Stop Debt Collector Calls and Repossessions With Help From a Bankruptcy Attorney in Rolling Meadows
Financial difficulties can happen to anyone. From job loss to divorce and medical crises, major life events can turn your financial well-being upside-down. It’s normal to feel helpless as bills start piling up and debt collectors are harassing you with threatening calls and letters, but there is a way out. A bankruptcy attorney in Rolling Meadows from Cutler & Associates, Ltd. can help you exercise your rights to get a fresh financial start and rebuild your family’s future.
Who Is a Good Candidate for Bankruptcy?
If you have debt that you cannot pay, bankruptcy could be right for you. When you file for bankruptcy, a few important things happen:
- Creditors stop calling
- Late fees stop piling up
- Interest stops increasing your debt
These three factors let you focus on making a plan for dealing with your debt, instead of watching it continue to add up. The best way to know if bankruptcy is the best solution for your situation is to make an appointment to discuss your case with a bankruptcy attorney in Rolling Meadows.
Does Bankruptcy Mean That I Have to Give My Assets to My Creditors?
One of the biggest misconceptions about bankruptcy is that it forces you to turn over all of your belongings to satisfy your debts. Although some people choose to use some of their assets to get a fresh start, your lawyer can help you protect the things you need to keep. Most people who file for bankruptcy get debt relief without losing their homes, cars, retirement accounts, and other personal assets.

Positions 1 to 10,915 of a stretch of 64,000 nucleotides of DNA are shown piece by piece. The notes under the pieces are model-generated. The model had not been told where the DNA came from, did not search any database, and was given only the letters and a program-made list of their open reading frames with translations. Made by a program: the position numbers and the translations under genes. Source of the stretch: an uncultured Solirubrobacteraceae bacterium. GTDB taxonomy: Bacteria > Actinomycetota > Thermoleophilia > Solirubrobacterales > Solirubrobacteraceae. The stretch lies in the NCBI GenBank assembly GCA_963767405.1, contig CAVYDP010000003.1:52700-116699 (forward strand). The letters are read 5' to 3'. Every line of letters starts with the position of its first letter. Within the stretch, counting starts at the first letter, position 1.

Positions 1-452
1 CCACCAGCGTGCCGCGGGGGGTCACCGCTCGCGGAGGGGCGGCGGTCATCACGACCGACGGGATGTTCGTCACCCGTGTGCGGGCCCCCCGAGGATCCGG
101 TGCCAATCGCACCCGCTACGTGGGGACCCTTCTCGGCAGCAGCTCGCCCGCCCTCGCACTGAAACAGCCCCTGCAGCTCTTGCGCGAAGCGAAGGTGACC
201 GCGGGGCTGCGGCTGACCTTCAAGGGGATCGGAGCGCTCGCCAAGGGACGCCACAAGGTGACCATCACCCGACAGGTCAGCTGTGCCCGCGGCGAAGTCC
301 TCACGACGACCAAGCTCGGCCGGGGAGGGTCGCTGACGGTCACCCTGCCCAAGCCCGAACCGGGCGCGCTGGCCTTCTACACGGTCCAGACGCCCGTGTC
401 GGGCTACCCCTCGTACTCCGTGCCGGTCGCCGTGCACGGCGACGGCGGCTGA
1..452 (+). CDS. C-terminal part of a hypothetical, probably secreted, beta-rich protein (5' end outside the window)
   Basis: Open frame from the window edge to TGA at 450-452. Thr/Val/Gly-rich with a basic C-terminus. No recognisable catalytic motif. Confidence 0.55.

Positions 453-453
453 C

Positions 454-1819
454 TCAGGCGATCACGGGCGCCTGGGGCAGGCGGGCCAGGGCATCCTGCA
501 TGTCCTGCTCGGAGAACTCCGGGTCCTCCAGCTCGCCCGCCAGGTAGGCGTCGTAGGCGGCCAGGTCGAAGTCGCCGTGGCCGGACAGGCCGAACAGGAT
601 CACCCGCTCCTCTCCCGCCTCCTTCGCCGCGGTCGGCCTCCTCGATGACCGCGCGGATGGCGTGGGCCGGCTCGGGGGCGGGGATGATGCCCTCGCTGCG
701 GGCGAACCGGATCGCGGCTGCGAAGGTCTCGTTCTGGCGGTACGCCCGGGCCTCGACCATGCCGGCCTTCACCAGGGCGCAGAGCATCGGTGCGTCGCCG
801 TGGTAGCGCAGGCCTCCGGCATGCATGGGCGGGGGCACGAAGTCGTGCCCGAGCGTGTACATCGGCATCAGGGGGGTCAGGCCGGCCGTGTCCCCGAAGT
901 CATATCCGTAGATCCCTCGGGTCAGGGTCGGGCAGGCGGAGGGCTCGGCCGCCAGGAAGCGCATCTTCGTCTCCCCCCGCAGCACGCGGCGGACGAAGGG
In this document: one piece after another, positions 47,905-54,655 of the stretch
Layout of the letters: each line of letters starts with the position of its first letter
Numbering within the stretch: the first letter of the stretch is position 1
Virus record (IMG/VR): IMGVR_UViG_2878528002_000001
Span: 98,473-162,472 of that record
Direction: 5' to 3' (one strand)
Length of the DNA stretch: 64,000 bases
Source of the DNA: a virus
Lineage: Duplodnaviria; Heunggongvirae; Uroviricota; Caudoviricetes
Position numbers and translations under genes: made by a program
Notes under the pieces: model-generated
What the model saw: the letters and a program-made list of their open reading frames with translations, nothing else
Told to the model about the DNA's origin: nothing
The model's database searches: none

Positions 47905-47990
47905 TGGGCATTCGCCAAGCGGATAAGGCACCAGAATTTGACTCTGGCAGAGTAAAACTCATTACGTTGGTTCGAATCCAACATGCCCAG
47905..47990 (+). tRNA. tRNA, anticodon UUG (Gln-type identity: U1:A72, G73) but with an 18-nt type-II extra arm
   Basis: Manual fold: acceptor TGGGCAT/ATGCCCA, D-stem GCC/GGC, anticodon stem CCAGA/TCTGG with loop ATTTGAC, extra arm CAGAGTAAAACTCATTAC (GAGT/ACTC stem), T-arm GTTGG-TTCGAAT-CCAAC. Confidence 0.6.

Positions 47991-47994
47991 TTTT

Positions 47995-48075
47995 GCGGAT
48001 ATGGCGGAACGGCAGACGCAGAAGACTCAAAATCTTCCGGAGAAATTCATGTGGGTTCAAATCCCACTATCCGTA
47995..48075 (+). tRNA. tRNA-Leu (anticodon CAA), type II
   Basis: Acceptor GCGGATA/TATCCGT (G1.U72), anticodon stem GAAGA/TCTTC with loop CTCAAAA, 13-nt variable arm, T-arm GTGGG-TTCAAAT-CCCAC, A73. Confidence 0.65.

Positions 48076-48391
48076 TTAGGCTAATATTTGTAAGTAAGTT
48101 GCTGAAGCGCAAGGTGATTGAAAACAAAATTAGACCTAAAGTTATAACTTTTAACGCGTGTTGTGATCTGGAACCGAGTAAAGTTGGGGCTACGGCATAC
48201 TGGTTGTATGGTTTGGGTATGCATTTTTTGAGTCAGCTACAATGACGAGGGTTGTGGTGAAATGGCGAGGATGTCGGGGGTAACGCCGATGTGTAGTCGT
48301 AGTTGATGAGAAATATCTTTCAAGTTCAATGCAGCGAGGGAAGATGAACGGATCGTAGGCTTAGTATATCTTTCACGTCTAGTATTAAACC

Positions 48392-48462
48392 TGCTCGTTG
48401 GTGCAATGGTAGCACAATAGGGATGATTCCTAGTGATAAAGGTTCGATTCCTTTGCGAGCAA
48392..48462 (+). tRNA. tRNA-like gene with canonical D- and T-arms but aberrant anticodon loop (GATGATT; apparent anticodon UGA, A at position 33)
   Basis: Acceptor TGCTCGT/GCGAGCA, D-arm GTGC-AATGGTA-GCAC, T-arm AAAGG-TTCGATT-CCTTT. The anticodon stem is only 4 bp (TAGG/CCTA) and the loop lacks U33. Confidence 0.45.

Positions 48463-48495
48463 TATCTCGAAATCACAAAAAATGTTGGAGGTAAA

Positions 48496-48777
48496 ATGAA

What Will Happen to My Credit After I File?
Bankruptcy does remain on your credit report for seven to 10 years, depending on the type of bankruptcy you file. The biggest surprise that most people have after bankruptcy is how quickly their credit scores begin to climb. Bankruptcy puts an end to the collection activities that pull down scores prior to filing, and after discharge, your credit utilization is reduced. As a result, your score is primed to climb. As long as you use credit carefully after bankruptcy, you can expect your credit score to make a full recovery. For many people, bankruptcy is the first step towards building good credit.